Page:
After a few weeks away working in Ireland, Scotland, and Iceland it's high time I get back to posting.
Just before I left I was working on this very cool groove by Kiko Freitas on the tune, "Vento Bravo", which is a well-known Edu Lobo tune covered by Freitas and company in Nosso Trio.
Kiko Freitas, Nelson Faria, and Ney Conceição are, or were at least, the rhythm section for another famous Brazilian composer and performer, João Bosco. The three of them then created Nosso Trio, which translates to "Our Trio".
The underlying rhythm here is a fairly common 12/8 bell pattern, what most of us would call Bembé. Most of us also think of this as a pattern found in Cuban music, which it is. However, it's important to remember that in the case of Bembé we are talking about Afro-Cuban music. Music from Cuba, of African descent. But, Cuba is certainly not the only place that Africans ended up. The slave trade brought millions of Africans throughout Central and South America, as well as the States. It's no wonder then that although the music evolved differently in each of these places, the African roots can not only be clearly heard, but there is a lot of overlap. In Brazil, the rhythm that is most often called Bembé is referred to as "Vassi". The rhythm and its name come from Candomblé, which is Brazilian sacred music of African descent.
Both Bembé and Vassi descend from the Yoruba people. The largest populations of the Yoruba are found in Benin and Nigeria, but there are significant numbers throughout west African, including Ghana, Togo, and the Ivory Coast. The Yoruba have had a huge influence on the music of Africa, and subsequently Cuba and Brazil. If you've played in West African ensemble before, chances are that a lot of the music you played is of Yoruba descent.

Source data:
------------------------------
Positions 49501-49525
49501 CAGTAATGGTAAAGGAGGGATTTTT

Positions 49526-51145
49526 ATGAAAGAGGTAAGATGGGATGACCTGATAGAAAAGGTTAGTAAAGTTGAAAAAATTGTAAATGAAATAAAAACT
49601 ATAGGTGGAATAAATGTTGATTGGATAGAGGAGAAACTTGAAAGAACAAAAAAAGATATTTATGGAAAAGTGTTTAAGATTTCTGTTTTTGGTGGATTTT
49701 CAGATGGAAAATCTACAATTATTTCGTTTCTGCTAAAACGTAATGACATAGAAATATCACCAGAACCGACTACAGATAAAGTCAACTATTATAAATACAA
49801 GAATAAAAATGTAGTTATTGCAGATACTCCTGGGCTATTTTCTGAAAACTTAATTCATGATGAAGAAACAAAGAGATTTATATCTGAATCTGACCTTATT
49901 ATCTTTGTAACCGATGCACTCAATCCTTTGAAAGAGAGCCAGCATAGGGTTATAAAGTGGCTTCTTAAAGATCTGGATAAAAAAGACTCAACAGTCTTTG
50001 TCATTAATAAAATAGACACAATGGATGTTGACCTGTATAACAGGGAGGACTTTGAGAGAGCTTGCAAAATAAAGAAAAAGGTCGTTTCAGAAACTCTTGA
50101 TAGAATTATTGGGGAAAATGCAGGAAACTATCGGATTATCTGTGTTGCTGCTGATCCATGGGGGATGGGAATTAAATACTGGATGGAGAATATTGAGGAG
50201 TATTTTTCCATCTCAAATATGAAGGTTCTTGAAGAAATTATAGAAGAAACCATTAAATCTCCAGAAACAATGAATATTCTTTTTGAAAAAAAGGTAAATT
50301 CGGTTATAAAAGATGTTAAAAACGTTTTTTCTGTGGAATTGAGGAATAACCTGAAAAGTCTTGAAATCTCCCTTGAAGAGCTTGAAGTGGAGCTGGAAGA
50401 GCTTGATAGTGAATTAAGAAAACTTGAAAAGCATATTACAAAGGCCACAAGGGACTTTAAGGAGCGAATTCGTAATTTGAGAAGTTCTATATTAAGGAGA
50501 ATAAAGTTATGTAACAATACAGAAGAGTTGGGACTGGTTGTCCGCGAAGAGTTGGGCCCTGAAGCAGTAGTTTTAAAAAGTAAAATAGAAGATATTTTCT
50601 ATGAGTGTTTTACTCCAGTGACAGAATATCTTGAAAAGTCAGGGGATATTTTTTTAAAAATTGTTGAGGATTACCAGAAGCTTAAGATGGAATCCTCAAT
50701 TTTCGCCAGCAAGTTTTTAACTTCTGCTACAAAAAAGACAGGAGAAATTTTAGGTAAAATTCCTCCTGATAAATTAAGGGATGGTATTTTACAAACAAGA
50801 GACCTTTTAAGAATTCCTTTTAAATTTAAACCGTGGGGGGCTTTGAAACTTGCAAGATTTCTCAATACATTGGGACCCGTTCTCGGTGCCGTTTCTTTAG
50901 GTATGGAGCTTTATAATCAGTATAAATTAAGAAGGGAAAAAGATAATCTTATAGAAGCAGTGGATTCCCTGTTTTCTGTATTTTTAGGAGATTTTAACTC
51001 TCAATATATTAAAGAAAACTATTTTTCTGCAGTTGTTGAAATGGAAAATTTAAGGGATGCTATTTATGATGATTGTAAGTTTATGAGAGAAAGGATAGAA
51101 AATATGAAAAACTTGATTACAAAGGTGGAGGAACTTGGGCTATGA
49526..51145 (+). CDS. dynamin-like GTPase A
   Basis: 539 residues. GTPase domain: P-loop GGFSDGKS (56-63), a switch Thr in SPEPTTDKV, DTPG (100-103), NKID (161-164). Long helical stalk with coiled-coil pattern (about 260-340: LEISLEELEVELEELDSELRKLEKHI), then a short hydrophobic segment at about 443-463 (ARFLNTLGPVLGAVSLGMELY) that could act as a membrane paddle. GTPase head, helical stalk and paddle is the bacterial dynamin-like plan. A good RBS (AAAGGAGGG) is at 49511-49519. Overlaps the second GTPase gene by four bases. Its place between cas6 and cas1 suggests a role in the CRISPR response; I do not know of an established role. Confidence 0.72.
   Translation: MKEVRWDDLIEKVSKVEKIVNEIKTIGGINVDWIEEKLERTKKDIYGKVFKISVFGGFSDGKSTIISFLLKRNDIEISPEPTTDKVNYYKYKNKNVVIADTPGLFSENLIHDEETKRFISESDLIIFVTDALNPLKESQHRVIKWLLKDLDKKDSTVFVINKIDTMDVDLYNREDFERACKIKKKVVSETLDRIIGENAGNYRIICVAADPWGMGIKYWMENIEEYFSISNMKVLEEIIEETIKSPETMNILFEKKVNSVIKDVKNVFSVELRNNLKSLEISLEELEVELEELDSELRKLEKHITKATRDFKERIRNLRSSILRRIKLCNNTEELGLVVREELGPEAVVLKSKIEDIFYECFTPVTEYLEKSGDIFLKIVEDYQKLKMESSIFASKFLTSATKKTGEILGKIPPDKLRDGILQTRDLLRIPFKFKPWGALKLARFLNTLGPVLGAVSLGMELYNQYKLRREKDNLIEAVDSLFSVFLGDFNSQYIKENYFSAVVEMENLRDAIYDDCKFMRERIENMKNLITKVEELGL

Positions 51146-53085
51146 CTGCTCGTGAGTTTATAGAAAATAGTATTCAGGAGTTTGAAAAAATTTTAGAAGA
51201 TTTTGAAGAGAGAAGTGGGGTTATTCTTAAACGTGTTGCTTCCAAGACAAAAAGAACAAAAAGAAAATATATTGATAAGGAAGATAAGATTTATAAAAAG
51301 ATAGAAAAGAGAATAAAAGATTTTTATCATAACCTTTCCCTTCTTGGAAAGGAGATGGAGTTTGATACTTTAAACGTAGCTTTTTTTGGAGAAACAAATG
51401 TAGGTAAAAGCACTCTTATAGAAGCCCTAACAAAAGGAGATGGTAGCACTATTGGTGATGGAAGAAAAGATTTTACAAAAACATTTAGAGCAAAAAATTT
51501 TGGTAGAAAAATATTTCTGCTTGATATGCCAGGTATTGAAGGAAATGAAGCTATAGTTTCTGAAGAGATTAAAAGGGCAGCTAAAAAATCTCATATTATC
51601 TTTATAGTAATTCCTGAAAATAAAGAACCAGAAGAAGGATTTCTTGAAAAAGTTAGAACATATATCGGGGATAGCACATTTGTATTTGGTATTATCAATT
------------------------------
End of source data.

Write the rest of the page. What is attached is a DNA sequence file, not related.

If you are at all interested in the evolution of rhythms and African diaspora, you should definitely check out Billy Martin's book Riddim: Claves of African Origin. It traces many Brazilian, Cuban and American rhythms back to their African roots. The notes are very cool, but the reading and suggested listening is worth the price alone.
What I was most intrigued about in this arrangement of Vento Bravo was the placement of the bass drum on beat 2. When I first heard this I just assumed that it was a Brazilian thing. They place the low sound on beat 2 in samba, frevo, and many other styles, so why not this one? But I was recently able to ask Kiko himself about the groove, and he explained that it was just something that he came up with for this arrangement of the tune. Either way, it's pretty cool.
I haven't been able to find a streaming recording of this tune, so I guess you'll just have to go buy the record. There are quite a few live recordings, one of which is below, but he plays the groove slightly different in each of them. On the original recording, which is what I've notated here, the triangle at the top of the staff represents a cowbell, and the triangle above the staff represents some sort of block. But play around with various sounds. As you'll see if you check out some of the live recordings, there are tons of options that all make for pretty cool sounds.